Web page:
Episode 3 preview

Racial Identity

To explore one's own racial identity is a brave act. For people of color, there's a lot of joy in it, there's a lot of richness, but there's also so much oppression and history of shame, and the ways in which we continue to be marginalized in the US. Many of us who grew up with an ethnic identity - that's our primary marker. But in the United States, ethnicity is important, but one of the true shaping factors and how we relate to one another is race, this larger category into which all of us are placed with or without our consent. For people of color, the racial identity is often imposed.”

Rev. Laura Mariko Cheifetz from Trouble the Water – Episode 3 “Racial Identity”

“But I think particularly for white people to explore their own racial identity, I can understand how that would be a really scary thing. But it's real. We were all formed as racial beings in this country. And understanding what that means for each of us is how we can have a conversation. If some people are not equipped to have this conversation we’ll never get anywhere against racism. People need to learn how to have a conversation about their own racial identity, and how that impacts the structural realities of race in the US.”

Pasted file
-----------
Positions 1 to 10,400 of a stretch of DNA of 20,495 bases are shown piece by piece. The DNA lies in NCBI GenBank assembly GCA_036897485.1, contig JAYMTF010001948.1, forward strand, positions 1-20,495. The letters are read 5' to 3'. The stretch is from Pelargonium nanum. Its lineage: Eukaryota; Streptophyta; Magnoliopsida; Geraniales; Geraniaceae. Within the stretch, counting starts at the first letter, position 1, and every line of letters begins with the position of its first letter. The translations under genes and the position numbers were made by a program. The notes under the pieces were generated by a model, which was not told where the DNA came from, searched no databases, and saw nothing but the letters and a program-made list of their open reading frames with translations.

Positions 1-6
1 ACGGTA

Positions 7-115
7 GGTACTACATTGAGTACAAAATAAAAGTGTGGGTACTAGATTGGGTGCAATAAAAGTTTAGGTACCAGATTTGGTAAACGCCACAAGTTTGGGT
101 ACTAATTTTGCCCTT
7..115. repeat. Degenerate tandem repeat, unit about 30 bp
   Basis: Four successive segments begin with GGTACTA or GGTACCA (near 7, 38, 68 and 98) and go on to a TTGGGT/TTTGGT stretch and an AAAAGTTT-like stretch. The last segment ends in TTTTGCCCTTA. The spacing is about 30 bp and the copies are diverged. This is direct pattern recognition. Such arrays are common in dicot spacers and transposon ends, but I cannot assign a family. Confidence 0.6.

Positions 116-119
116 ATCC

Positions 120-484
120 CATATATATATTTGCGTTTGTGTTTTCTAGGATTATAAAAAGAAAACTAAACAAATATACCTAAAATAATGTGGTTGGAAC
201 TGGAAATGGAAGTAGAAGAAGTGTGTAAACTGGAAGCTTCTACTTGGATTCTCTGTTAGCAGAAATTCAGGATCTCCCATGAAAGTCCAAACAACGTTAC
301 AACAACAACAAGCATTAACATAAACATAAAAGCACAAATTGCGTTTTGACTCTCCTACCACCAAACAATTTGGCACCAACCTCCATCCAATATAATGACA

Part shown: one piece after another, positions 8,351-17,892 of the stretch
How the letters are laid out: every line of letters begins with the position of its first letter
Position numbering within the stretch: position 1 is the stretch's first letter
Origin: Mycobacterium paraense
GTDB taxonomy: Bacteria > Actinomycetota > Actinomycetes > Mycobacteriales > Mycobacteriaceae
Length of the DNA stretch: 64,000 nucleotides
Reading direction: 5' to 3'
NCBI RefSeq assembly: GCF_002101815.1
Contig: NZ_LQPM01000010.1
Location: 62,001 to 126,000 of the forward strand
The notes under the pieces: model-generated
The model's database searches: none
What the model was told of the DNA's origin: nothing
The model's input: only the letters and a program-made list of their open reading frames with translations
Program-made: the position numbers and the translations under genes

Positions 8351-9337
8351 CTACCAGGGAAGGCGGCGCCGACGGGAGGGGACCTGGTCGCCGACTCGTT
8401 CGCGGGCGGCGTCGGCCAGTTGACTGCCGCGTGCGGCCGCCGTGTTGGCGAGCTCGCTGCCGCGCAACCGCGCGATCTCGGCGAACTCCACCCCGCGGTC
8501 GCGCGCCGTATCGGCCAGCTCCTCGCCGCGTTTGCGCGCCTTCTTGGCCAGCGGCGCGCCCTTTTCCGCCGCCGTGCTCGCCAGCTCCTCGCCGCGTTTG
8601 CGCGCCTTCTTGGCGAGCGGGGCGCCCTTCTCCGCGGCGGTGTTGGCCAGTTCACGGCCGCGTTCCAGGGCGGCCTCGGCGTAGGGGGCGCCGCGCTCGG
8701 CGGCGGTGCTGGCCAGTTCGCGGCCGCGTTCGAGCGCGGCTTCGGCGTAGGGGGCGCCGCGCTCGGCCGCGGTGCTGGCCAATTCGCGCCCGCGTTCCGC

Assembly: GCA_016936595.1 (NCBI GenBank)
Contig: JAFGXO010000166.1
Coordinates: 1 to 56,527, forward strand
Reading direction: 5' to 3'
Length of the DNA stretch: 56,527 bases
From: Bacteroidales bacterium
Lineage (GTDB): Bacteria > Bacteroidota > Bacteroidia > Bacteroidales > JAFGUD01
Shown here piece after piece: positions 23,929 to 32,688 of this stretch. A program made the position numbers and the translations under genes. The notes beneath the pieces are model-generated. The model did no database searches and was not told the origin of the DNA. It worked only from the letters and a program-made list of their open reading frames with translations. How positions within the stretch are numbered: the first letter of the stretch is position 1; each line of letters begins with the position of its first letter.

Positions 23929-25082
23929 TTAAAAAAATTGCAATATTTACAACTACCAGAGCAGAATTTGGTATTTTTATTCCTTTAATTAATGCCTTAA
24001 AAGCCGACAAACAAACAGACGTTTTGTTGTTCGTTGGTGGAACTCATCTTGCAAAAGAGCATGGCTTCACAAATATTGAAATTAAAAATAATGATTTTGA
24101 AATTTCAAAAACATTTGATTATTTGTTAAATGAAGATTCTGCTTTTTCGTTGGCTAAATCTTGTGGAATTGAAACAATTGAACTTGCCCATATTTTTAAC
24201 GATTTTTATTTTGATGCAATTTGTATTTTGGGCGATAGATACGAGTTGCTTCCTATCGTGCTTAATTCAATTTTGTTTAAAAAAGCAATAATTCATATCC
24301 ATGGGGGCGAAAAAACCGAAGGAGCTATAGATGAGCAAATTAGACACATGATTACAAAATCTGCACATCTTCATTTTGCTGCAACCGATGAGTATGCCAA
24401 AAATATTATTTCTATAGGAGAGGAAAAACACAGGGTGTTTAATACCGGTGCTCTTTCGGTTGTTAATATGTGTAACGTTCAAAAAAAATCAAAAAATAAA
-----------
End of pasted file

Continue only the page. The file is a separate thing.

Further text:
Rev. Laura Mariko Cheifetz from Trouble the Water – Episode 3 “Racial Identity”

 “One of the things that I think that those of us who are white US Americans need to learn and can learn and understand, is that just like, throughout life, we have intellectual development, we have physical development, we have spiritual development- if we are growing up and are raised in a society where race is everywhere and race is in the air we breathe, we also have racial identity development. And for a lot of white US Americans we've never been aware that identity development was something we were going through and we also, don't know, but we can learn.” 

Dr. Jennifer Harvey from Trouble the Water – Episode 3 “Racial Identity”

Last modified: Thursday, July 30, 2020, 12:02 AM